Practical Stair Building and Handrailing

Practical Stair Building and Handrailing

About this book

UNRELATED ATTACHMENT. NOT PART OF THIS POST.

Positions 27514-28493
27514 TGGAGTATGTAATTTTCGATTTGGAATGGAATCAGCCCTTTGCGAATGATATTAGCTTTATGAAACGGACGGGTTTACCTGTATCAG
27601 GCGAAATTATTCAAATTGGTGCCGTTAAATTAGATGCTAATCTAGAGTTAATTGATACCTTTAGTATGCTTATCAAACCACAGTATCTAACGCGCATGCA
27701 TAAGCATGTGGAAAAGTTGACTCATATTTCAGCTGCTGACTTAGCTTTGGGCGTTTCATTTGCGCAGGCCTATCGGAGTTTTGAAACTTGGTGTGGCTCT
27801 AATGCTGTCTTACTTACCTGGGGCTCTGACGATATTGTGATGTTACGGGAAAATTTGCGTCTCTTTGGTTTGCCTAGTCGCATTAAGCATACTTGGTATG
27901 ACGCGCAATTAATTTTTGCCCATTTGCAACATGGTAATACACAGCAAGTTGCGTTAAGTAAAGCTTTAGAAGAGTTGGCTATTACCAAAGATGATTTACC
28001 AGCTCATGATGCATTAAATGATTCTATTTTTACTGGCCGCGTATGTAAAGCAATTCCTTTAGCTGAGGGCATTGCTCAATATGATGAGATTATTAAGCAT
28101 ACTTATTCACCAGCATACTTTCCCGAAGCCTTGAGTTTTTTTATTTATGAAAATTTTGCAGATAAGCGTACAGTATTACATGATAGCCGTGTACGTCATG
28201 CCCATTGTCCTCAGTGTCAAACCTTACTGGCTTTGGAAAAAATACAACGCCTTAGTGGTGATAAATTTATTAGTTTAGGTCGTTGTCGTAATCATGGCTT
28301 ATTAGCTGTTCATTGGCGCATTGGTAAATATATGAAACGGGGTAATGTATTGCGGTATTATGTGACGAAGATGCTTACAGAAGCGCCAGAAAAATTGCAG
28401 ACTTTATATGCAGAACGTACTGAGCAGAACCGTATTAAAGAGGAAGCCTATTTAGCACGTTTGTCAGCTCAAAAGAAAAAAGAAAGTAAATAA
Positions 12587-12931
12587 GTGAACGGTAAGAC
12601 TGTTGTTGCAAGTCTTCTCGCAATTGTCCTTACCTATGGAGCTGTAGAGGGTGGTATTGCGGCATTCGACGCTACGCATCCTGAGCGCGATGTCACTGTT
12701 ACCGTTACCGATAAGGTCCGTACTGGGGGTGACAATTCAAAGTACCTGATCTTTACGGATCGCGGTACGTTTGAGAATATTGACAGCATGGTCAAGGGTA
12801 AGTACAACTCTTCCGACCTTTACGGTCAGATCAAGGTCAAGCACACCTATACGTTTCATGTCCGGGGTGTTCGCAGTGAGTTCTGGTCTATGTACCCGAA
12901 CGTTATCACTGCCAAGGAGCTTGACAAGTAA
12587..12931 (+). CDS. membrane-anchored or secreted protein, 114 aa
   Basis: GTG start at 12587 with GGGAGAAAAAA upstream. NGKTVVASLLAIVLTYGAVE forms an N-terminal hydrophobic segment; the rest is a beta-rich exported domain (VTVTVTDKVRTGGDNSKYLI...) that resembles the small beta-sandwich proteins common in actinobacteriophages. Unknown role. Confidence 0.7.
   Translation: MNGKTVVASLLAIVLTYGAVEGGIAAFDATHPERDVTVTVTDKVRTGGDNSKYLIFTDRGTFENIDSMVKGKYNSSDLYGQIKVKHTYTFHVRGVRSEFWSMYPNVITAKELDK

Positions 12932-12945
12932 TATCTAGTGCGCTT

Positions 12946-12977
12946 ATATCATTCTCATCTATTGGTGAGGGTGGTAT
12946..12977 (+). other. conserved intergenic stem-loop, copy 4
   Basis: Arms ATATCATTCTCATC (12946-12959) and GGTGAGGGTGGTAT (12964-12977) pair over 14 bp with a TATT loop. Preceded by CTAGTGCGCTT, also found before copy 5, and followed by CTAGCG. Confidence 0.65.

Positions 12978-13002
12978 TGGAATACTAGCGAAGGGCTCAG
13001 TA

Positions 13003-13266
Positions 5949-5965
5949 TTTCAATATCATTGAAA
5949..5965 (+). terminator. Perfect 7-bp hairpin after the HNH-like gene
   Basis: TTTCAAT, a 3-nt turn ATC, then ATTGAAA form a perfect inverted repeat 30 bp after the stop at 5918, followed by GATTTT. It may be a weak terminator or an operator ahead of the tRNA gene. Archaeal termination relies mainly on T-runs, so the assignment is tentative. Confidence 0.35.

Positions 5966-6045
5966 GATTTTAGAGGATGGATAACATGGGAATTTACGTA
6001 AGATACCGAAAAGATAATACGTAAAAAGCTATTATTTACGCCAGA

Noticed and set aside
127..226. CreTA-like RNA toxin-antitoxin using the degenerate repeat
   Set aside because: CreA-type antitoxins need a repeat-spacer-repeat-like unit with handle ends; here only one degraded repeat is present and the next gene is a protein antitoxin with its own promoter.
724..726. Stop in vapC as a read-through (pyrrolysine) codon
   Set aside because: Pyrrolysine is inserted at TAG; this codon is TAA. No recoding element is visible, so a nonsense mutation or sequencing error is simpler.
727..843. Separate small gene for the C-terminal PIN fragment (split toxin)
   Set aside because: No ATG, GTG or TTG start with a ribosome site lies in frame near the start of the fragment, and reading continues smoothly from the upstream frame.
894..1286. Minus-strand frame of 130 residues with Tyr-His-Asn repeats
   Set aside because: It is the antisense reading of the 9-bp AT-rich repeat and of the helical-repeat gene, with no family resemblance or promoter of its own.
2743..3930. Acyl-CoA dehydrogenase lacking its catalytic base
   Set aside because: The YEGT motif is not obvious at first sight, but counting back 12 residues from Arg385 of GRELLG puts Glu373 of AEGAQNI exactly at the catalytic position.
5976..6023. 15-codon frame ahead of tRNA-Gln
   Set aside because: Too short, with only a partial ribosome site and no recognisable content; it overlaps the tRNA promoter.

This historic book may have numerous typos and missing text. Purchasers can usually download a free scanned copy of the original book (without typos) from the publisher. Not indexed. Not illustrated. 1894 edition. Excerpt: ... PRACTICAL STAIR BUILDING AND HANDRAILING. STAIR BUILDING. Stairs are a succession of steps leading from one landing to another in a building. Each step comprises tread and riser, the tread being horizontal and the riser vertical. The side pieces supporting the ends of steps are called strings: that next to the wall, the wall string; the other, the front, outside, well, cut, open, or close string. When the steps are narrower one end than the other they are called winders. The landing is a platform between the floors, and it is sometimes arranged to give access to a door. A succession of steps between each landing is called a flight. It is not often that the stair builder is called upon to say how and where the stairs are to go, that being the work of the architect; but the former must do his best to carry out the wishes of the latter, who will leave to him the placing of risers, and all details necessarily belonging to the stair builder, who will make the best possible job, having all easings and falling lines as graceful as it is possible to make them. An easing that is too long is almost as objectionable as one that is too short. He will take the dimensions off on to his rods, and from them set out the whole stairs, showing all doorways, landings, headroom, &c, to 1 inch scale if possible. All winders must be set out full size. u PLATE I. ELEMENTARY PROBLEMS. Fig. 1. Draw a straight line, equal in length to the semicircle ABC. With A and C as centres, and for radius A C, strike the two arcs to intersect each other in S. Join S A and S C extended, to cut the line through B in D and E. Then, D E is the length of the required line, and if this was bent around the semicircle it would reach from A to C. This line throughout this work is...

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